Iran, population 68 million, is the 4th largest oil exporter in the world.
Israel population 6.3 million, already has nuclear weapons (perhaps 200).
On June 7,1981 Israel attacked and destroyed Iraq's Osirak nuclear reactor in Baghdad .Of course this was done to prevent Iraq from acquiring nuclear waepons. The story of this raid was detailed in a book called "Two Minutes Over Baghdad" by Amos Perlmutter, Michael Handel and Uri Bar-Joseph which was published in 1982. .
Iran wants to destroy Israel
Iranian President Mahmoud Ahmadinejad said Thursday (08/03/2006) [that] the solution to the Middle East crisis is to destroy Israel. In a speech during an emergency meeting of Muslim leaders, Ahmadinejad also called for an immediate halt to fighting in Lebanon between Israel and the Iranian-backed militant group Hezbollah.
Iran is supplying Hezbollah with $100 million per year & C-802 missiles
In the closed world of spy satellite photo analysis, it's called "crate-ology": the science of identifying a weapon or some other key component by the size and shape of its box.
1. They could buy nuclear weapons from North Korea, Pakistan or Russia.
The current government of Pakistan is friendly to the US and thus it seems unlikely that they would sell nuclear weapons to Iran, but much of the population is muslim and hates Israel and the US. So if President Pervez Musharraf loses power in 2007, we may see an anti-US government which might be willing to sell weapons to Iran. Russia would not intentionally sell nuclear weapons to Iran because they recognize that Iran is a very unstable country. However, there are plenty of loose nuclear weapons in Russia and probably many gangsters who would be quite willing to sell them to Iran. The greatest worry is that North Korea will sell nuclear weapons to Iran. Kim Jung Ill is desperate for money and he doesn't care about anyone but himself.
2. They could build their own nuclear weapons.
Nuclear weapons technology is not nearly as complicated or secret as the government would like people to believe. President Musharraf of Pakistan pardoned Abdul Qadeer Khan, the "father of the Islamic bomb" for selling nuclear technology to Iran, Libya and North Korea in one of the greatest proliferation scandals in history. According to the IAEA, he sold gas centrifuges, used in enriching uranium, as well as nuclear blueprints and designs. He employed an empire of middlemen, who operated in Germany, the Netherlands, Malaysia and the United Arab Emirates. Malaysia said yesterday that it would investigate a company controlled by the Prime Minister's son for its alleged role in supplying components to Libya's nuclear programme. Hundreds of millions of dollars changed hands. Khan is a very rich man but does he feel any guilt over his treachery?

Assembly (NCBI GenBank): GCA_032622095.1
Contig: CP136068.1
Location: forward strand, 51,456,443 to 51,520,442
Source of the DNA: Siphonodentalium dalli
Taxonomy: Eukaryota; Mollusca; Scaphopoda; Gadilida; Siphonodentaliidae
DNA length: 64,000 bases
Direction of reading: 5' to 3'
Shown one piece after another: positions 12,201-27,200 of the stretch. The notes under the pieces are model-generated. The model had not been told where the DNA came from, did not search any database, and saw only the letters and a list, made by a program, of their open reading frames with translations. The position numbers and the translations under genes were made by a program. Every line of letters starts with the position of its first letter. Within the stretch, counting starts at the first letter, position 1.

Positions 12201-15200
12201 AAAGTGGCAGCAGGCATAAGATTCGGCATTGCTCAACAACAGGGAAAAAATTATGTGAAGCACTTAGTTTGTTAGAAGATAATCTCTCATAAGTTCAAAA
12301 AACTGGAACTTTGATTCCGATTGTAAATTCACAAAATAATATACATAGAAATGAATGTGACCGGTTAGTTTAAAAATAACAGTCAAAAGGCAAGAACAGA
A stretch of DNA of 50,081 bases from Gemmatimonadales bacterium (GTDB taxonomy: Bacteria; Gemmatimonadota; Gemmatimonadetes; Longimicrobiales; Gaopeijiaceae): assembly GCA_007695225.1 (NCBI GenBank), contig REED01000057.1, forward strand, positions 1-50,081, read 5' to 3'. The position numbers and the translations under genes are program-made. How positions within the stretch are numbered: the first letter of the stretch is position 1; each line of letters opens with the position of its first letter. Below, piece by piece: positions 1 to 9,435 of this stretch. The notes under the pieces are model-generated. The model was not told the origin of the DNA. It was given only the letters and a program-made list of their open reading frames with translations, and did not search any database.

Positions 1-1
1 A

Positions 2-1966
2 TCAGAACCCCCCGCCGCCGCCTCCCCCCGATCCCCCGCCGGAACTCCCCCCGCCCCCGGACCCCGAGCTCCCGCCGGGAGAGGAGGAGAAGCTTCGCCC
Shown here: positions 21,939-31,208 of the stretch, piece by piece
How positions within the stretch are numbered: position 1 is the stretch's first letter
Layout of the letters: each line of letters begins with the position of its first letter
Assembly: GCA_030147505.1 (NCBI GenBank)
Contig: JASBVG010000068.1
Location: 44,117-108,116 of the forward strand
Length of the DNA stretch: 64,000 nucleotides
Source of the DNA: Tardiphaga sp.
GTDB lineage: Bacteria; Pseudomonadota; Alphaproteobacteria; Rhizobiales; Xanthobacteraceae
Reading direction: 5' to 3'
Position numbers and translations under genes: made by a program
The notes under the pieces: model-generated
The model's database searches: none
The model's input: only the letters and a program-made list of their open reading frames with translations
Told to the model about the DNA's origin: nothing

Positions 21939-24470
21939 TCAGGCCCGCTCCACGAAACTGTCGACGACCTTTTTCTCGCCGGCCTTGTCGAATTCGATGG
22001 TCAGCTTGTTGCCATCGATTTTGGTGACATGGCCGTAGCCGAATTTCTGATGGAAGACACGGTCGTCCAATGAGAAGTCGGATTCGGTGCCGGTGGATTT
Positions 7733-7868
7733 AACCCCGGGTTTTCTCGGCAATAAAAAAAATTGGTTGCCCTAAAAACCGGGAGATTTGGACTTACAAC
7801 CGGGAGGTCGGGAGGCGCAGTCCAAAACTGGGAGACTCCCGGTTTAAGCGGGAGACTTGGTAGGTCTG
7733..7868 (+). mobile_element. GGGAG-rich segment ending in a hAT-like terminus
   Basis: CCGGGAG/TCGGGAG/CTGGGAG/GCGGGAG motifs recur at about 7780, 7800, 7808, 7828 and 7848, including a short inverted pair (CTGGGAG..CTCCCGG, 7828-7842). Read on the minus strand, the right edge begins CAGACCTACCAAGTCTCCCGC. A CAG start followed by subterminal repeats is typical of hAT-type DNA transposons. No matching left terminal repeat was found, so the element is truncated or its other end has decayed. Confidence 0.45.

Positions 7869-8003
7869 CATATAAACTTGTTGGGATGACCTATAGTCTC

Above from: Pakistani Nuclear Secrets for Sale
Iran is building a complete Uranium enrichment and reprocessing industry.
In January 1995, Russia and Iran signed a contract under which Russia would provide one VVER-1000 [aka WWER-1000] 950-1,073 MWe (electrical) light water reactor at Bushehr. The VVER-1000 reactor would be similar in configuration to Unit Four of the Russian Balakovskaya plant at Balakovo, Saratov. The Russian reactors will be installed in the original structures designed for the German 1,200-1,300 MWe reactors. Since the horizontal VVER-1000 steam generators are larger than the original German design, the project will require an enlargement of the existing reactor building, though the finished reactor dome will still resemble the German design
Natanz - uranium enrichment plant (gas centrifuges)
Satellite imagery made available in December 2002 indicated that Natanz may be used as a gas centrifuge facility for uranium enrichment. Iran subsequently invited IAEA inspectors to visit the facility under construction at Natanz in early 2003. During a February 2003 visit, Iran advised IAEA chief Mohamed El-Baradei of the near-completion of a uranium pilot fuel enrichment plant (PFEP) and continuing construction of a large fuel enrichment plant (FEP). Upon completion, the pilot plant will house approximately 1,000 P-1 gas centrifuges
Arak - heavy water plants
Arak is the site of two planned heavy water facilities. The first is a heavy water production facility, the existence of which was disclosed by an Iranian opposition group in August 2002. When IAEA inspectors visited the site in February 2003, Iran claimed that it planned to produce heavy water for export to other countries. Three months later, Iran clarified that it intends to use the heavy water to moderate a prospective heavy water research reactor in Arak. The second facility is a 40 MW heavy water reactor, which Iran announced its plans to start building in 2004. This plant may present a serious nonproliferation challenge when completed. The Arak heavy water reactor will use uranium dioxide and enable Iran to produce plutonium suitable for nuclear weapons assembly. Some estimate that this plant will be able to produce 8 to10 kilograms of weapons-grade plutonium every year, a sufficient amount to build one to two nuclear weapons annually. The Iranians claim the plant is for peaceful purposes only and is intended for medical research and development.
Many other Iranian nuclear facilities - detailed here
Here is a bumper sticker (3" x 10") to emphasize the seriousness of the problem.
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